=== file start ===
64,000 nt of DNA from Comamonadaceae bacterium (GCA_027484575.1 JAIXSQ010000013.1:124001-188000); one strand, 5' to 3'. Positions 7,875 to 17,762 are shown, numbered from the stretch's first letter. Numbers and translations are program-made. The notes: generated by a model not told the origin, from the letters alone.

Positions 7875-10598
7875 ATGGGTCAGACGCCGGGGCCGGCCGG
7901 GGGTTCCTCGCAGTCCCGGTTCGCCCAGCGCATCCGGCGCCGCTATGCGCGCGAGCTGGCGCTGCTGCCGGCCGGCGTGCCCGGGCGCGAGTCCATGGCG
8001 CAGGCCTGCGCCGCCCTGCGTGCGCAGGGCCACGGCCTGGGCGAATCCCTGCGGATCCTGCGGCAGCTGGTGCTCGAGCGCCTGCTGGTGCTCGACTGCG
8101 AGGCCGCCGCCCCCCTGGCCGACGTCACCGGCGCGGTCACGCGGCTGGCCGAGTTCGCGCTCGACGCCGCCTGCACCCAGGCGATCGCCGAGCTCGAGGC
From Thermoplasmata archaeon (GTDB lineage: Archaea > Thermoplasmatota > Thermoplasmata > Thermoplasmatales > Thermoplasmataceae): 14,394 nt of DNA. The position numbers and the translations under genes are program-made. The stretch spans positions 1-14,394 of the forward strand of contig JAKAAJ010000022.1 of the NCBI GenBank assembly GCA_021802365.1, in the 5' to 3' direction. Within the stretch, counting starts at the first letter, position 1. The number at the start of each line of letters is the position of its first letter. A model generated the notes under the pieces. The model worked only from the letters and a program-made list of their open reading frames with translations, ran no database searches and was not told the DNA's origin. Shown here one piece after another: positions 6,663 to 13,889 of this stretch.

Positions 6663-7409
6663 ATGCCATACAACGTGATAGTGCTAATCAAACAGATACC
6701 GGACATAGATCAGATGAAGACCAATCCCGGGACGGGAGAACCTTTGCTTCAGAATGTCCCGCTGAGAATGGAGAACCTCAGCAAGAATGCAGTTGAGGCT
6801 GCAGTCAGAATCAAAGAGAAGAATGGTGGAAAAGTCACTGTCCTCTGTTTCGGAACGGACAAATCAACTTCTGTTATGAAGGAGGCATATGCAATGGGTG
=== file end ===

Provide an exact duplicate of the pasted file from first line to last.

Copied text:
64,000 nt of DNA from Comamonadaceae bacterium (GCA_027484575.1 JAIXSQ010000013.1:124001-188000); one strand, 5' to 3'. Positions 7,875 to 17,762 are shown, numbered from the stretch's first letter. Numbers and translations are program-made. The notes: generated by a model not told the origin, from the letters alone.

Positions 7875-10598
7875 ATGGGTCAGACGCCGGGGCCGGCCGG
7901 GGGTTCCTCGCAGTCCCGGTTCGCCCAGCGCATCCGGCGCCGCTATGCGCGCGAGCTGGCGCTGCTGCCGGCCGGCGTGCCCGGGCGCGAGTCCATGGCG
8001 CAGGCCTGCGCCGCCCTGCGTGCGCAGGGCCACGGCCTGGGCGAATCCCTGCGGATCCTGCGGCAGCTGGTGCTCGAGCGCCTGCTGGTGCTCGACTGCG
8101 AGGCCGCCGCCCCCCTGGCCGACGTCACCGGCGCGGTCACGCGGCTGGCCGAGTTCGCGCTCGACGCCGCCTGCACCCAGGCGATCGCCGAGCTCGAGGC
From Thermoplasmata archaeon (GTDB lineage: Archaea > Thermoplasmatota > Thermoplasmata > Thermoplasmatales > Thermoplasmataceae): 14,394 nt of DNA. The position numbers and the translations under genes are program-made. The stretch spans positions 1-14,394 of the forward strand of contig JAKAAJ010000022.1 of the NCBI GenBank assembly GCA_021802365.1, in the 5' to 3' direction. Within the stretch, counting starts at the first letter, position 1. The number at the start of each line of letters is the position of its first letter. A model generated the notes under the pieces. The model worked only from the letters and a program-made list of their open reading frames with translations, ran no database searches and was not told the DNA's origin. Shown here one piece after another: positions 6,663 to 13,889 of this stretch.

Positions 6663-7409
6663 ATGCCATACAACGTGATAGTGCTAATCAAACAGATACC
6701 GGACATAGATCAGATGAAGACCAATCCCGGGACGGGAGAACCTTTGCTTCAGAATGTCCCGCTGAGAATGGAGAACCTCAGCAAGAATGCAGTTGAGGCT
6801 GCAGTCAGAATCAAAGAGAAGAATGGTGGAAAAGTCACTGTCCTCTGTTTCGGAACGGACAAATCAACTTCTGTTATGAAGGAGGCATATGCAATGGGTG